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Prescription Heartworm Prevention & Medicine for Cats

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Prescription Heartworm Prevention & Medicine for Cats

Finding the best heartworm medicine for your cat should be done in partnership with your veterinarian. You should consider where they spend most of their time—indoors or outdoors—and how often you want to give them heartworm medication. Oral and topical medicine should be administered monthly, while injectable heartworm medication should be administered every 6-12 months. Keep in mind that heartworm treatments for cats require a prescription from your veterinarian. It’s best to discuss your cat’s heartworm prevention needs with your veterinarian as undiagnosed heartworms can be fatal. Petco offers chewable tablets, topical solutions, and flavored tablets to cover your pet’s heartworm treatment needs.

Frequently Asked Questions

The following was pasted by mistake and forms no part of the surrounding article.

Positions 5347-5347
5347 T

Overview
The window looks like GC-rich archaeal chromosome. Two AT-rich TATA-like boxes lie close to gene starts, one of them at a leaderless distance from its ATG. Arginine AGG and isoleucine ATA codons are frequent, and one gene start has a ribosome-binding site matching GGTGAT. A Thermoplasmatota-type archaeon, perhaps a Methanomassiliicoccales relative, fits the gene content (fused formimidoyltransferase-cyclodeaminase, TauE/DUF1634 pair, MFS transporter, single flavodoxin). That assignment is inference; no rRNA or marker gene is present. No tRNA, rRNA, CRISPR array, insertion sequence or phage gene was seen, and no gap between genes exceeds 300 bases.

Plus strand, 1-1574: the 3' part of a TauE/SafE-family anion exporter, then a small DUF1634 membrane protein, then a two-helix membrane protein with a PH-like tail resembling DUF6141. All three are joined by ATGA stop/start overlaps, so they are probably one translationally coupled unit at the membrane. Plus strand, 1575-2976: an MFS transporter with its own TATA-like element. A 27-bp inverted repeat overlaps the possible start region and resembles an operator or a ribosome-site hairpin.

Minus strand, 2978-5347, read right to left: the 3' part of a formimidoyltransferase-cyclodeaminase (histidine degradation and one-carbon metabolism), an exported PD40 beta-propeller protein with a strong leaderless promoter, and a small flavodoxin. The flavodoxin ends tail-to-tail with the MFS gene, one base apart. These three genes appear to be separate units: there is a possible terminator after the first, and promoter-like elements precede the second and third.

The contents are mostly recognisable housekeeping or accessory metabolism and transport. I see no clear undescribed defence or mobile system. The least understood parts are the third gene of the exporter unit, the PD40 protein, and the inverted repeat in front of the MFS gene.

Ordering prescription heartworm prevention for cats is a simple process. Just add the item to your cart, fill in your pet and veterinarian’s information, and Petco will handle getting the prescription.

Yes! Heartworm disease is a serious and potentially fatal disease. It often goes undiagnosed in cats. Many cats affected by heartworms have no adult worms or only 1 or 2 adult worms, but it’s important to understand that immature worms can still cause real damage, resulting in a condition known as Heartworm Associated Respiratory Disease (HARD).

Year-round treatment for your cat is the best and safest option regardless of where you live. There is no treatment for adult heartworms in cats, so prevention medication is important. Chewable and topical options are available in monthly administered doses to help protect your cat. Some new topical therapies are now administered once every two months for ease for pet and pet parent. It’s best to discuss your cat’s tendencies with your veterinarian to decide what treatment is best for your feline.

Cats with outdoor access are more likely to contract heartworm disease, but indoor cats are still largely at risk. Anywhere you have ever seen a mosquito fly is an area where any cat or dog can contract heartworms, as they are spread by the bite of a mosquito. All pet owners are urged to give their cat year-round heartworm preventives, as there is no treatment for cats with adult heartworms.

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